Membership of trade unions fell by 275,000 last year to 6.2 million, new figures show.
The 4.2% reduction from 2015 was the biggest annual cut since current records began in 1995, said the Office for National Statistics (ONS).
The proportion of workers in a union was 23.5% last year, 1.2% down on 2015 and almost 9% lower than in 1995.
Around a quarter of women workers were in a union, compared with a fifth of men.
Union membership in private firms fell by 66,000 to 2.6 million and by 209,000 in the public sector to 3.6 million.
Two out of five union members are aged over 50.
The ONS said trade union membership reached a peak of 13 million in 1979, falling sharply through the 1890s and early 1990s before stabilising.
TUC general secretary Frances O'Grady said: "Cuts to the public sector workforce have meant the loss of many good quality jobs, and recent growth in private sector employment has been characterised by a large proportion of insecure jobs.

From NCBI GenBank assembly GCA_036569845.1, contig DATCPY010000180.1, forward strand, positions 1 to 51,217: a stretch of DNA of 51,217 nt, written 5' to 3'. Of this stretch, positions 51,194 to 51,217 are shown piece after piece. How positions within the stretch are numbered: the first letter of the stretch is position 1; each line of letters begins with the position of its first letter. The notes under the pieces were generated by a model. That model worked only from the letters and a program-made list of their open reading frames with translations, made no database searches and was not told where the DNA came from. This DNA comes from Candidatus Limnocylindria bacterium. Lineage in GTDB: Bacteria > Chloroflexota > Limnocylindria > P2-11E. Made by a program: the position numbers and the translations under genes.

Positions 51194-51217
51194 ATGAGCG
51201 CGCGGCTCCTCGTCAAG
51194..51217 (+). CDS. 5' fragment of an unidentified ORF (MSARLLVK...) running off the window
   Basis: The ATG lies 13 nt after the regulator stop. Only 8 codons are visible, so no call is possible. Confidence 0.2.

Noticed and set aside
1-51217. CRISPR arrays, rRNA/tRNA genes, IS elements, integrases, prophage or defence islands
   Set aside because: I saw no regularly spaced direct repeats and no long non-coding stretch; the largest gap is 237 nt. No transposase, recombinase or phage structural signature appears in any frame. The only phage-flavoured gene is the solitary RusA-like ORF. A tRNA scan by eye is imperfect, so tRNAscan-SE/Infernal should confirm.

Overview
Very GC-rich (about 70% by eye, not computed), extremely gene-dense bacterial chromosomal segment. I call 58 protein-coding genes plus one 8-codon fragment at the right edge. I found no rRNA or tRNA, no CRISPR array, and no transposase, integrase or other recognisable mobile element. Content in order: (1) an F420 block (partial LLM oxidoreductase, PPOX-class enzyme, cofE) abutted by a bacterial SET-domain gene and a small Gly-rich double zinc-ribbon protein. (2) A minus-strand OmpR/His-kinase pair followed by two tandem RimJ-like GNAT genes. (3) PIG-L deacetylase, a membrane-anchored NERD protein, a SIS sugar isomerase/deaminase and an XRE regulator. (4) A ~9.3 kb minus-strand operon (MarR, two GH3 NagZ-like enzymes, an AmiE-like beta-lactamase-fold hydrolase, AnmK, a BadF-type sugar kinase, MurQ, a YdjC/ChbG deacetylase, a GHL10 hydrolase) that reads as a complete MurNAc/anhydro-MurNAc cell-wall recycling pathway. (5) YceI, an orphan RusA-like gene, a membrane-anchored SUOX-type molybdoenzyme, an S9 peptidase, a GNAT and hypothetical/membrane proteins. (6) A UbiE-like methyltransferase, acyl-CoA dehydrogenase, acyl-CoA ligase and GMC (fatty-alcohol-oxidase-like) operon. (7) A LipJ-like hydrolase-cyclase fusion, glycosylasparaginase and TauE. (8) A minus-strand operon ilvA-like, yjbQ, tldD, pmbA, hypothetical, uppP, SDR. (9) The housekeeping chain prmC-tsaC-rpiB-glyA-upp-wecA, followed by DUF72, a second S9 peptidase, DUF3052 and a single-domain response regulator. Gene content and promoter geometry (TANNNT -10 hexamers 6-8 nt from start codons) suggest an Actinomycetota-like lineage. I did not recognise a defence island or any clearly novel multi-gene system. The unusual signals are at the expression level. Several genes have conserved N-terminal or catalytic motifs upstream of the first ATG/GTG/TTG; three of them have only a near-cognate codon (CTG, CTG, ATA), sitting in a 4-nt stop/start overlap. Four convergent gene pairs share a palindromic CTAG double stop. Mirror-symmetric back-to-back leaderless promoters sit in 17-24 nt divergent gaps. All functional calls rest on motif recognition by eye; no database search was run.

"This presents challenges to trade unions for recruitment. We're rising to that challenge, not least because we know there's lots that unions can do to help young workers in low-paid and insecure jobs.
"It remains the case that trade union members get higher pay, and better terms of employment."
Unison general secretary Dave Prentis said his union had increased its membership this year and continues to recruit 158,000 members annually, adding: "This is despite over half a million job cuts in the public sector since 2010 and the unreasonable pressure this Government has put on unions."